Patrick Philbin: (13:30)
In the Clinton impeachment in 1998, he explained, “What does due process mean? It means among other things, the right to confront the witnesses against you, to call your own witnesses and to have the assistance of counsel.” Now I think we all know that all of those rights were denied to the president in the first two rounds of hearings, the first round of secret hearings in the basement bunker where Manager Schiff had three committees holding hearings. Then in a round of public hearings to take the testimony that had been screened in the basement bunker and have it in a public televised setting, which was totally unprecedented in any presidential impeachment inquiry in both the Clinton and the Nixon inquiries. For every public hearing, the president was allowed to be present by counsel and cross examine witnesses. But the House managers say that’s all right because when we got to the third round of hearings, after people had testified twice, then we were going to allow the president to have some due process.
Patrick Philbin: (14:38)
But the way that played out was this. First, they scheduled a hearing for December 4th that was going to hear solely from law professors. By time they wanted the president to commit whether he would participate, it was unclear. They couldn’t specify how many law professors or who the law professors were going to be. The president’s council wrote back and declined to participate in that. But at the same time, Manager Nadler had asked what other rights under the House resolution 660, the rules governing the the house inquiry, the president would like to exercise. The president’s council wrote back asking specific questions in order to be able to make an informed decision and asked whether you intend to allow fact witnesses to be called including the witnesses who had been requested by HPSCI ranking member Nunes. Whether you intend to allow members of the judiciary committee and the president’s counsel the right to cross examine fact witnesses and whether your Republican colleagues on the judiciary committee will be allowed to call witnesses of their choosing.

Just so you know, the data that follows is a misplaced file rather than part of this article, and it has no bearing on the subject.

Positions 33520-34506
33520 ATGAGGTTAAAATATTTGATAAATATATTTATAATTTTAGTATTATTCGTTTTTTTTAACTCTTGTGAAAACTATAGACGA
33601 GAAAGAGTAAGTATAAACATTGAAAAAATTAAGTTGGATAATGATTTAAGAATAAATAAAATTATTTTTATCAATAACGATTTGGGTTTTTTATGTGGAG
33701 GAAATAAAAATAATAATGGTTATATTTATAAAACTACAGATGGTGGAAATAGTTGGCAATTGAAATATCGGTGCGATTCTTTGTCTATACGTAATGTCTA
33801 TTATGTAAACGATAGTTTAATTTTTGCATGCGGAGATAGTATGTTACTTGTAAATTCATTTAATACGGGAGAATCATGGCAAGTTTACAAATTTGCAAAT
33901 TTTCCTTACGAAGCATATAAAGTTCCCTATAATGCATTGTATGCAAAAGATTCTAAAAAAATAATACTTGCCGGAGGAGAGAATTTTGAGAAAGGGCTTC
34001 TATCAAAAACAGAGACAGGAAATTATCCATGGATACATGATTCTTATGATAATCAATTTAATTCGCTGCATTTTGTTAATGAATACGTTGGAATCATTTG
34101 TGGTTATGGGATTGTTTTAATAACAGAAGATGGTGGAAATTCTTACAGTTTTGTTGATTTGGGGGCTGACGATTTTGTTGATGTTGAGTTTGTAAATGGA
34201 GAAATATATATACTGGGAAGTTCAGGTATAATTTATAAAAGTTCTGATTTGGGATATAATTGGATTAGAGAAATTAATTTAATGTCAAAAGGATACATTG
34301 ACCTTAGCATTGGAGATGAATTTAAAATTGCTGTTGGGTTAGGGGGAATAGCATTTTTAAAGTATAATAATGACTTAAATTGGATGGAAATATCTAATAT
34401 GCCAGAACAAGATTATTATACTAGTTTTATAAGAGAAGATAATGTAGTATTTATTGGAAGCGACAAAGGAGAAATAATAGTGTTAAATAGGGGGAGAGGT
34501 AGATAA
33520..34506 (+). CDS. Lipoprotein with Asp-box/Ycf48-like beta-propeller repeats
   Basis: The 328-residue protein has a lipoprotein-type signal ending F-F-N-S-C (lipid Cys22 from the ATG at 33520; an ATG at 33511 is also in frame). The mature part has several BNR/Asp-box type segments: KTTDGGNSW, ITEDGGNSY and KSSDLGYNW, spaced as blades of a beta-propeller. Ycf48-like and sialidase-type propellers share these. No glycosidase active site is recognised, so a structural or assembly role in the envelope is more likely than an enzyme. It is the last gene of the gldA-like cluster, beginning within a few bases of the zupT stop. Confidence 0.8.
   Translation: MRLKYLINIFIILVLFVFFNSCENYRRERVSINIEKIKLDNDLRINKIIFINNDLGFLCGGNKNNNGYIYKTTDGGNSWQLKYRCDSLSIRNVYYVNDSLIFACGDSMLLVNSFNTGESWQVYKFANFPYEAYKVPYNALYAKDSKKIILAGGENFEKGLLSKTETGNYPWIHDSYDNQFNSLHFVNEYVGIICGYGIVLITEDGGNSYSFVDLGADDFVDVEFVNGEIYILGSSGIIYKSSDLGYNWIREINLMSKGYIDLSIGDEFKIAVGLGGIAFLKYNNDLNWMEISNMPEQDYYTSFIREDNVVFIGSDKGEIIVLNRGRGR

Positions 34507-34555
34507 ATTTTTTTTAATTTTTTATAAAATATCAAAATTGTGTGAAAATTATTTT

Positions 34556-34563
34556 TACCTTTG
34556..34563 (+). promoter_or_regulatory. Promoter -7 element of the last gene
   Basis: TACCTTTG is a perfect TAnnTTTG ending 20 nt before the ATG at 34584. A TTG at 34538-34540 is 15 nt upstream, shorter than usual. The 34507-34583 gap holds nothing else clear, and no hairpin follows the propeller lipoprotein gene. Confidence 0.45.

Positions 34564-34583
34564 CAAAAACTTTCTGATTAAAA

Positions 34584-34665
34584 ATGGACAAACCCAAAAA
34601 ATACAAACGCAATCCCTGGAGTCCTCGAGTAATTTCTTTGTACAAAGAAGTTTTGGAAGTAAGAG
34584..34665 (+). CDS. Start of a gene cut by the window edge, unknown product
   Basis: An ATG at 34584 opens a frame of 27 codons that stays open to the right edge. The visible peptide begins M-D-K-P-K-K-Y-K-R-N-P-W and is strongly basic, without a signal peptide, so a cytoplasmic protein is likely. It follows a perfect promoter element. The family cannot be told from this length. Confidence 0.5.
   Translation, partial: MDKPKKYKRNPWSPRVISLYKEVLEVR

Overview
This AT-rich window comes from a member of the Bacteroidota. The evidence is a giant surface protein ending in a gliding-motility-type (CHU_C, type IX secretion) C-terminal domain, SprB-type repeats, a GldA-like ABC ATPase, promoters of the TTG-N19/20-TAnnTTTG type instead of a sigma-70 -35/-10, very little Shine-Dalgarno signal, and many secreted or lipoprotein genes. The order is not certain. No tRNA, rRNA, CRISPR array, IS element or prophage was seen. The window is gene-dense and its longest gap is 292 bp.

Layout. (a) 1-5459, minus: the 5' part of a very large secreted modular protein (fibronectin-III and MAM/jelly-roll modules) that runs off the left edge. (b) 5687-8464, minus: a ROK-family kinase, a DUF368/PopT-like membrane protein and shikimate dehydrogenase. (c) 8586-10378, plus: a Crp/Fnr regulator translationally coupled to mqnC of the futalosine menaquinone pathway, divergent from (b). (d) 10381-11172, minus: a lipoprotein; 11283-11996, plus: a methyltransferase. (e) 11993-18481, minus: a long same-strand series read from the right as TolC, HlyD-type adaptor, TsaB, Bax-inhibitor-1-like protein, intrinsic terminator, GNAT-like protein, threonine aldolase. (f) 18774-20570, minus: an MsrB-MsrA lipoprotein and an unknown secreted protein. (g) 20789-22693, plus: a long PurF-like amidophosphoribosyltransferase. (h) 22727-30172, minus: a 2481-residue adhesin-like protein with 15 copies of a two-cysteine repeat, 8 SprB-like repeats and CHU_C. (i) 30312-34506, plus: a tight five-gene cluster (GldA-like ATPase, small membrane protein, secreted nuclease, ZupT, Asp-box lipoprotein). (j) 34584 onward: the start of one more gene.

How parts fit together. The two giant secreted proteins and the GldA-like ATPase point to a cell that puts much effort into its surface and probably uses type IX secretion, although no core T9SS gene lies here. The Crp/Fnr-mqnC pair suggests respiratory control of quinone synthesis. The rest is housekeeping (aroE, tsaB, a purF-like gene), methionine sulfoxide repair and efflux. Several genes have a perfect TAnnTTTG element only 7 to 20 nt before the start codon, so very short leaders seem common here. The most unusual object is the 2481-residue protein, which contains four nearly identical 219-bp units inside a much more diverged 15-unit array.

Patrick Philbin: (15:51)
Manager Nadler didn’t respond to that letter. There wasn’t information provided. We had discussions with the staff on the judiciary committee to try to find out what were the plans, what were the hearings going to be like? The way that we played out. On December 4th, there was the hearing with the law professors, the first hearing before the judiciary committee. On December 5th, the morning of December 5th, Speaker Pelosi announced the conclusion of the entire judiciary committee process because she announced that she was directing Chairman Nadler to draft articles of impeachment. So the conclusion of the whole process was already set. Then after the close of business on the fifth, we learned from the staff that the committee had no plans other than a hearing on December 9th to hear from staffers who had prepared HPSCI committee reports. They had no plans to have other hearings, no plans to hear from fact witnesses, no plans to do any factual investigation.
Patrick Philbin: (17:05)
The president was given a choice of participating in a process that was going to already have the outcome determined, the speaker had already said articles of impeachment going to be drafted, and where there were no plans to hear from any fact witnesses. That’s not due process. That’s why the president declined to participate in that process because the judiciary committee had already decided they are going to accept an ex parte record developed in Manager Schiff’s process, and there was no point in participating in that. The idea that there was due process offered to the president is simply not accurate.
Patrick Philbin: (17:58)
The entire proceedings in the House from the time of the September 4th press conference until the judiciary committee began marking up articles of impeachment on December 11th lasted 78 days. It’s the fastest investigatory process for a presidential impeachment in history. For the 71 days or that process, for 71 days of the hearings and the taking of deposition and hearing testimony, the president was completely locked out. He couldn’t be represented by counsel. He couldn’t cross examine witnesses. He couldn’t present evidence. He couldn’t present witnesses for 71 of the 78 days. That’s not due process.
Patrick Philbin: (18:46)
It goes to a point that Mr. Cipollone raised earlier. Why would you have a process like that? What does that tell you about the process? As we’ve pointed out a couple of times, cross-examination in our legal system is regarded as the greatest legal engine ever invented for the discovery of truth. It’s essential. The Supreme Court has said in Goldberg versus Kelly for any determination that’s important that requires determining facts, cross-examination has been one of the keys for due process. Why did they design a mechanism here where the president was locked out and denied the ability to cross examine witnesses? Because they weren’t really interested in getting at the facts and the truth. They had a timetable to meet. They wanted to have impeachment done by Christmas, and that’s what they were striving to do.
Patrick Philbin: (19:52)